In the liner notes of William Clark Green’s Ringling Road, the final Thank You Green throws out is preceded with the tongue-in-cheek—but ultimately truthful—“the next big thing out of Lubbock, TX, Dalton Domino.” He’s sitting across from me with a pair of fresh tacos and his typical “aww shucks” grin strewn across his face. A Blue Light flame tattoo is cut off by a rolled up sleeve.
In early May, Domino released his debut album, 1806, a collection of battle-tested love songs, West Texas country howlers, and a handful of “fuck you” ballads that cut straight to the bone. After spending the better part of two years playing at The Blue Light Live on Monday nights amongst the other Lubbock up-and-comers and long-lost forgottens, Domino began to take shape as a songwriter.
While named after The Blue Light’s address, 1806, really isn’t about the life of struggling songwriter. Rather, it’s a collection that hits the ups and downs of declining relationships and grasping for some sense of relief.
“’Killing Floor,’ that was the song that really brought everything together,” says Domino. “It really brought the band together.” In the early, early days, Domino and fellow (and former) Front Porch Family Band players would sit on the porch, play a few new songs, and drink a few beers before heading off to Blue Light to do it all over again.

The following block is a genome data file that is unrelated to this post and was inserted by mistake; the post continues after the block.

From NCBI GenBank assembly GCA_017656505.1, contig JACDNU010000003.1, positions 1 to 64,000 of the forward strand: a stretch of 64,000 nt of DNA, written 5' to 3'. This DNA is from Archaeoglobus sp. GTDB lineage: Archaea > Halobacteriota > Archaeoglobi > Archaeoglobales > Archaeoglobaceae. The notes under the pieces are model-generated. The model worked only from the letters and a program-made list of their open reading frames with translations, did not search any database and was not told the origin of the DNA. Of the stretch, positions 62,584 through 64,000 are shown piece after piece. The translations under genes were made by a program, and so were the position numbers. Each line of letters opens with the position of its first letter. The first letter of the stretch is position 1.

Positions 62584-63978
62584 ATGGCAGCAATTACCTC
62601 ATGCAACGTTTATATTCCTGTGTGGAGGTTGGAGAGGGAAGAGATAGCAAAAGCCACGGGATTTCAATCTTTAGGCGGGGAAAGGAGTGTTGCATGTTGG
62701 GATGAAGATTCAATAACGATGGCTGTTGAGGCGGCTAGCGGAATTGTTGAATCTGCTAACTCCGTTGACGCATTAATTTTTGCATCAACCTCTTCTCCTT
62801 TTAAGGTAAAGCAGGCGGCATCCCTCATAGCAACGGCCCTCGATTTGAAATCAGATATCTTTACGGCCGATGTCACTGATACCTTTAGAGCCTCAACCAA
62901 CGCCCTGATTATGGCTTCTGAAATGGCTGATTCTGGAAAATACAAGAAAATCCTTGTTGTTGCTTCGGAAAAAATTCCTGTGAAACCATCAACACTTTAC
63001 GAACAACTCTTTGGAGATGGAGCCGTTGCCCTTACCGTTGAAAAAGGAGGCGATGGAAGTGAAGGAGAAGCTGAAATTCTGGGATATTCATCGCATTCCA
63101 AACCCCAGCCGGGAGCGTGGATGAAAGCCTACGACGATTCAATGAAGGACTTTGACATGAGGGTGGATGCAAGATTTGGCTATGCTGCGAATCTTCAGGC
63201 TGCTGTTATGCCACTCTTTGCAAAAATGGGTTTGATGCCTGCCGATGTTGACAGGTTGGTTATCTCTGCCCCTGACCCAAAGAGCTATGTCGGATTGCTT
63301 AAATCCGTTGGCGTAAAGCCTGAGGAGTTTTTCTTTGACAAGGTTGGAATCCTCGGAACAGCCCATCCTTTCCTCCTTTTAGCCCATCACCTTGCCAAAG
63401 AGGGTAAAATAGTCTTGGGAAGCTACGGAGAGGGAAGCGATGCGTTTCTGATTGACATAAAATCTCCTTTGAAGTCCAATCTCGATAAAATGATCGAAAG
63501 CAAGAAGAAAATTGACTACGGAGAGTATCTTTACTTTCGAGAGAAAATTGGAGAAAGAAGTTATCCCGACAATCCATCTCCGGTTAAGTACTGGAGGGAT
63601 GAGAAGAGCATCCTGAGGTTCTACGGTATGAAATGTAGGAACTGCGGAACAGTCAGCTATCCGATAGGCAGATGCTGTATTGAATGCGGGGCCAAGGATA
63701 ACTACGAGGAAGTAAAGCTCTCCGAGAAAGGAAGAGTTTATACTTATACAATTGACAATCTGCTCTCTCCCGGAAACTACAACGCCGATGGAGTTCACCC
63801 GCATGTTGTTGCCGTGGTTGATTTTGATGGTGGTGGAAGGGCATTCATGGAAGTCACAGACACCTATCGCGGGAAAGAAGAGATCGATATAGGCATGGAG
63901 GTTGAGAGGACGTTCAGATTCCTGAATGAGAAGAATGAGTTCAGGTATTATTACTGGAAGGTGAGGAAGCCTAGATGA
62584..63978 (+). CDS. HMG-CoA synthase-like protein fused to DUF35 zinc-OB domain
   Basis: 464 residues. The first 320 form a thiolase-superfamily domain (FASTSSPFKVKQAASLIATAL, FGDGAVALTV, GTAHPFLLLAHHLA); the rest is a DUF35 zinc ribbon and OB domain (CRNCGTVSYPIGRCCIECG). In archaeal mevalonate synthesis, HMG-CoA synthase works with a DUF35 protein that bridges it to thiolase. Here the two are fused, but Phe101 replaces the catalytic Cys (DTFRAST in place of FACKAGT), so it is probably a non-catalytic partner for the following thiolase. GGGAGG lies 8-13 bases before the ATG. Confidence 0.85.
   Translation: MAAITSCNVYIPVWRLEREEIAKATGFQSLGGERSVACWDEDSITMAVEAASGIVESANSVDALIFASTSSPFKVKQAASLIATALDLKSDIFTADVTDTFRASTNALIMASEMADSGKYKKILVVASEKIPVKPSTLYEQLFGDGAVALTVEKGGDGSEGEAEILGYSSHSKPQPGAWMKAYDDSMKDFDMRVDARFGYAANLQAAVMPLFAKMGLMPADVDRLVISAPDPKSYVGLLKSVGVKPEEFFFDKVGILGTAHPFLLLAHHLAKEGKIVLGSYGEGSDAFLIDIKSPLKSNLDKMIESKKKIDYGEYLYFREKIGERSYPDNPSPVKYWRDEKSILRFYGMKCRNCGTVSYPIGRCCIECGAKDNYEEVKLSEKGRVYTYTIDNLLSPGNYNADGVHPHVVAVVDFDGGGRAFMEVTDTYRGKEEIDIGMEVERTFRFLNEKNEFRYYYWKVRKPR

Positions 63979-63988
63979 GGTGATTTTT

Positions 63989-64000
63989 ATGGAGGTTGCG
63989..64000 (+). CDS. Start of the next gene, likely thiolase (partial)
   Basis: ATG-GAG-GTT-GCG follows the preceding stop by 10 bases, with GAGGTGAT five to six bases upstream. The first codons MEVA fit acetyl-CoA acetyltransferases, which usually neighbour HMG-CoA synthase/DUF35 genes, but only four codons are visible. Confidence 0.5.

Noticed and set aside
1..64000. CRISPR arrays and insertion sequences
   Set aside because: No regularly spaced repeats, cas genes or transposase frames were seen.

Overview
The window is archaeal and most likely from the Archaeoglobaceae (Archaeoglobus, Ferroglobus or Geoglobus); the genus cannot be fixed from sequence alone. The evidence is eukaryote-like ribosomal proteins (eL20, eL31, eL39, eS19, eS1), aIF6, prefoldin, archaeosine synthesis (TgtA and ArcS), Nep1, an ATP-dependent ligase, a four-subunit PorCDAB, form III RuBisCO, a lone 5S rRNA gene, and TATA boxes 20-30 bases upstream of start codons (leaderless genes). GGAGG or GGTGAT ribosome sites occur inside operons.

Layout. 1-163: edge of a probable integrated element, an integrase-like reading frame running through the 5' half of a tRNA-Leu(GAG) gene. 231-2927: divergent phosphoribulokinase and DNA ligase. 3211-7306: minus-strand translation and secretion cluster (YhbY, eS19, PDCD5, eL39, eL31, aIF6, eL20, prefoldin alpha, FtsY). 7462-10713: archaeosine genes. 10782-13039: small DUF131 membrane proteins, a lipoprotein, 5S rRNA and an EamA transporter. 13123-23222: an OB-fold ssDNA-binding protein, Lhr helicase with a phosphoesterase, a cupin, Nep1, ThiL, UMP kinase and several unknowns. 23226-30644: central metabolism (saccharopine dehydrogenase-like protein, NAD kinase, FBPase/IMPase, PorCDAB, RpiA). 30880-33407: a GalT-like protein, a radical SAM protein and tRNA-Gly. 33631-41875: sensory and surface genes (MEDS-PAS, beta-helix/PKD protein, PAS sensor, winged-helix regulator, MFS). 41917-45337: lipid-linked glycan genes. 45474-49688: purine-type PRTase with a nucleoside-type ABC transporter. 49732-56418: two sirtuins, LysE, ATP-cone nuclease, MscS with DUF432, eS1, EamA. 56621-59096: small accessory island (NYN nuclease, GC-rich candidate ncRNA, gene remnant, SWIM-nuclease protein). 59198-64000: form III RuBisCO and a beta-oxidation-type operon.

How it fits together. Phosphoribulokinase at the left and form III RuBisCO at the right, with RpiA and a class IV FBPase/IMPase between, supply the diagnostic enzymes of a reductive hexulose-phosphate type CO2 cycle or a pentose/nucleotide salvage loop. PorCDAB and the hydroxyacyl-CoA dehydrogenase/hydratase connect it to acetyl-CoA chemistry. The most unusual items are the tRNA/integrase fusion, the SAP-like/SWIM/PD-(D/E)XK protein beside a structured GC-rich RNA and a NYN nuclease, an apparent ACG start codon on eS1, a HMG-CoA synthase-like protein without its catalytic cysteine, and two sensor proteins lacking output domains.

For a guy with as much momentum as Domino, he really never talks much about the success of 1806, his budding career, or the like unless he’s prodded with questions. There’s still a hesitation and unsureness lurking within. He hasn’t even mentioned his recently inked booking deal with The Paradigm Agency or the upcoming push for his third single, “Jesus and Handbags.” He’d rather talk about his songwriting buddies and those who came before him.
“I may be bias, but I think Lubbock puts out more successful and genuine songwriters than any place in Texas,” says Domino. “A place like The Blue Light, it’s like a lineage.” It’s a real Steve Earle standing on Dylan’s coffee table kind of declaration. He wears those influences on his sleeve.
It’s not a sense of entitlement either. Though he’s tagged as that “next big thing from Lubbock,” he doesn’t wear the claim like a beacon of privilege. And even with a signature Johnny Cash pose on the cover and a blown-up copy already hanging on a Blue Light wall, there’s a healthy dose of humility with Domino.
“Will [Clark Green], Red [Shahan], and Charlie [Shafter]—those three I think have had a bigger impact on me than Sturgill, Willie, Waylon, or anyone else playing now. It’s not that I don’t like their music, but for me, those guys are real people.”
He goes into favorite songs by each, listing reasons and recalling lines. “They write about things that go straight to the gut,” Domino says.
There’s more than a handful of gut-punching lines scattered across Domino’s 1806, with none more honest than the final line of the album on closer “7 Years”: I guess the things you might want at 16 ain’t what you need at 23.
It’s on songs like this that Domino admittedly isn’t bored with yet. Even with 1806 hot off the presses, he’s already speaking about what’s next. It’s one thing to be a rising sensation and someone who has their sights on longevity and leaving a mark.
There’s no slowing down. There’s no easing off the pedal. TM